How to Road Trip Like They Do in the Movies

How to Road Trip Like They Do in the Movies

Yauheniya Villarreal

Feature Image: Lisa van Dam

My best friend recently got a job offer and had to relocate from San Diego to Chicago. We had 4 days to get there and 8 states to cover. Through this trip, I learned at least one thing: road trips are over glorified in movies, because in movies, people just hop in the car and drive with little to no preparation. However, while road trips do, in fact, require preparation, they can also be really fun. Here, I share what I learned during my road trip so that you can learn from my mistakes.

What to eat

It’s important to eat as healthy as possible during your road trip. You’ll be spending an enormous amount of time sitting in the car, and this can be hard on your stomach. High-fat foods can make you sleepy. They can cause your gut to produce neurohormones, which force your brain to slow down. So, because it can be challenging to find healthy options on the road, get snacks beforehand, such as fruit, nuts, and granola bars.

What to wear

If you know you’re  going to be on the road for hours, go for comfortable clothing like leggings, hoodies, and tank tops, and make sure your shoes and socks are not too tight. Because you sit a lot during a road trip, blood may pool to your leg veins. This increases the pressure in your legs and may cause foot swelling. However, this can be avoided if you wear proper road trip attire.

Source:  Paula May

Source: Paula May

Do not solely rely on GPS

GPSes are lifesavers; however, they cannot replace human interaction. Talking to locals is always useful, and you may be surprised at how much you can learn regarding the best routes to take, the weather, and other various safety tips. When my friend and I were leaving our hotel in Iowa, our GPSes were showing two different routes. While filling up my gas tank, I spoke with a local and learned that one of the routes was closed due to an avalanche that had happened overnight. Because we took the road suggested by a local and avoided the avalanche, we did not have to wait for the road to clear up, saving us two days worth of driving time.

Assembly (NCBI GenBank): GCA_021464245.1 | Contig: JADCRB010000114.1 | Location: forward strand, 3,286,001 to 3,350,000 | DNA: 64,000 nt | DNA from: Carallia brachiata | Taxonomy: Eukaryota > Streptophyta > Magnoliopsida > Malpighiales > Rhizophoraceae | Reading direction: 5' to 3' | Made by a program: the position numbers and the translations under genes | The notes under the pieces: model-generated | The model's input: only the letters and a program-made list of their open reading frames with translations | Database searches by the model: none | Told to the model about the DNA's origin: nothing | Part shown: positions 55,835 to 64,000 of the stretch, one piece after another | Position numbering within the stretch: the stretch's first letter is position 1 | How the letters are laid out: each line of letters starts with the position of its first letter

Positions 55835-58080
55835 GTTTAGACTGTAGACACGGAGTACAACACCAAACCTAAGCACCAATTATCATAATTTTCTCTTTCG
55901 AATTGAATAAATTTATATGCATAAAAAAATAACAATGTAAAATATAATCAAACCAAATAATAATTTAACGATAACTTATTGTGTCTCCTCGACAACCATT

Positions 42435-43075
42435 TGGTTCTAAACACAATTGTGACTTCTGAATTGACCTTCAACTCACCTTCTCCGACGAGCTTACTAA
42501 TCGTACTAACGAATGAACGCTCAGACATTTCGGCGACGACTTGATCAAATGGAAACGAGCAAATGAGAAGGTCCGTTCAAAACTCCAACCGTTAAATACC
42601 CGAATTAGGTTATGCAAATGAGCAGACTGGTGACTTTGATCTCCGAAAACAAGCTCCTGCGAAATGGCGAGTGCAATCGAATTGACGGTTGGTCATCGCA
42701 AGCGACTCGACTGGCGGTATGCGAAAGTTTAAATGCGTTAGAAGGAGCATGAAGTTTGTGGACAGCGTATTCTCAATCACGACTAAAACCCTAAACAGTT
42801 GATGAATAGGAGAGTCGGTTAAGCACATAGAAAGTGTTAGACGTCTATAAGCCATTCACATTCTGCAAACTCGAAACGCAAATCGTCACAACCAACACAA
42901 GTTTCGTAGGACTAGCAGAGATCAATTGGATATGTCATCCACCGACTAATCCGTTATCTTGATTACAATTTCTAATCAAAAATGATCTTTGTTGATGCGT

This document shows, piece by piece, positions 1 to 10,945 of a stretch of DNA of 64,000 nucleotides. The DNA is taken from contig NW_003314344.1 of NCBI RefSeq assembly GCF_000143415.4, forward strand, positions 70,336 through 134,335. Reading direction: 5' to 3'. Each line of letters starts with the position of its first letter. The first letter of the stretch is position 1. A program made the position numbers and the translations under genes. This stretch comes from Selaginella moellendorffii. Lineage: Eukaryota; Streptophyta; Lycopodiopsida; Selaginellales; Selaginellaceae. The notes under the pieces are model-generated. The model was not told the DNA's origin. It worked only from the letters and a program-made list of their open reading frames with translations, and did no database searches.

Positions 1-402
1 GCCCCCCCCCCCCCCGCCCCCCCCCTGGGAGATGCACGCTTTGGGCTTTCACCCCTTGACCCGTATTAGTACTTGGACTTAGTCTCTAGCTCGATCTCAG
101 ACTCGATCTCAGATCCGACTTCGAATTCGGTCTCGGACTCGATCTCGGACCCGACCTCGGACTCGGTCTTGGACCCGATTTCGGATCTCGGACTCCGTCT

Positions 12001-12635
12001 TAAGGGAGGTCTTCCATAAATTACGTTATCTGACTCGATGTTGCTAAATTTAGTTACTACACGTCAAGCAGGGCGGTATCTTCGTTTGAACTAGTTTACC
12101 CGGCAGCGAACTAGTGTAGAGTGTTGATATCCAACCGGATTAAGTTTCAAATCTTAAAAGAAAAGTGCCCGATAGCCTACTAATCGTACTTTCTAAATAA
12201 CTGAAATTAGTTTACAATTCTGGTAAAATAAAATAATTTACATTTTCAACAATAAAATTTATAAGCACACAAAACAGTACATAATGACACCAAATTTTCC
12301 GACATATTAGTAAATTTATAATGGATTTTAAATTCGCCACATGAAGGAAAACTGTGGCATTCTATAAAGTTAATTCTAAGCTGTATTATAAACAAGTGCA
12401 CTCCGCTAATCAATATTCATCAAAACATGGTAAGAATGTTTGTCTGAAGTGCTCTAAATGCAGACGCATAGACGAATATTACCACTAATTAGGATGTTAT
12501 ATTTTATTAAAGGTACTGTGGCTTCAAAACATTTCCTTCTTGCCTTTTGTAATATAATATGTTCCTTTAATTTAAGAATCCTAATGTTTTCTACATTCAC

Oh Dear, Deer!

Before embarking on this road trip, I never knew the danger a deer might cause for drivers on the road. In fact, I almost got in an accident when a deer appeared on the road out of nowhere. The State Farm insurance company projects that there will be 1.33 million large-animal strikes this year. So, stay alert and drive with caution when you see a deer road sign. Also watch out for falling rock and curvy road signs, as they highlight other possible dangers.

Hotels

In addition to learning how locals can be more reliable than GPSes and the importance of paying attention to road signs, I also discovered that some hotels run deals exclusively for mobile devices. If you do not pre-book your hotels, then be sure to book your hotel rooms using your phone. (This can save you an extra $20 to $30.)

Stay hydrated

Because you’ll want to avoid using the bathroom every hour, you probably won’t be drinking as much water. And while this is good on your bladder, it can dry out your skin. So, use a hydrating moisturizer for your skin. You should also be mindful of and prepared for a change in temperatures from state to state. When you go from warmer climates to colder climates, your hands and lips can get dry. Get a jar of coconut oil from the local store and keep it in your car for easy access whenever you feel dry.

Get moving

Going on a long drive with a lack of body movement can be hard on your body. I know I got leg cramps, pain in my lower back, and a stiff neck from my road trip. To avoid problems like this, move your muscles and get your blood pumping whenever possible. Every time you stop, get out of the car and go for a short walk. And when you're driving, shake out your muscles (but, of course, remain safe at all times).

Stay safe, and enjoy the ride! What are your best road trip tips?

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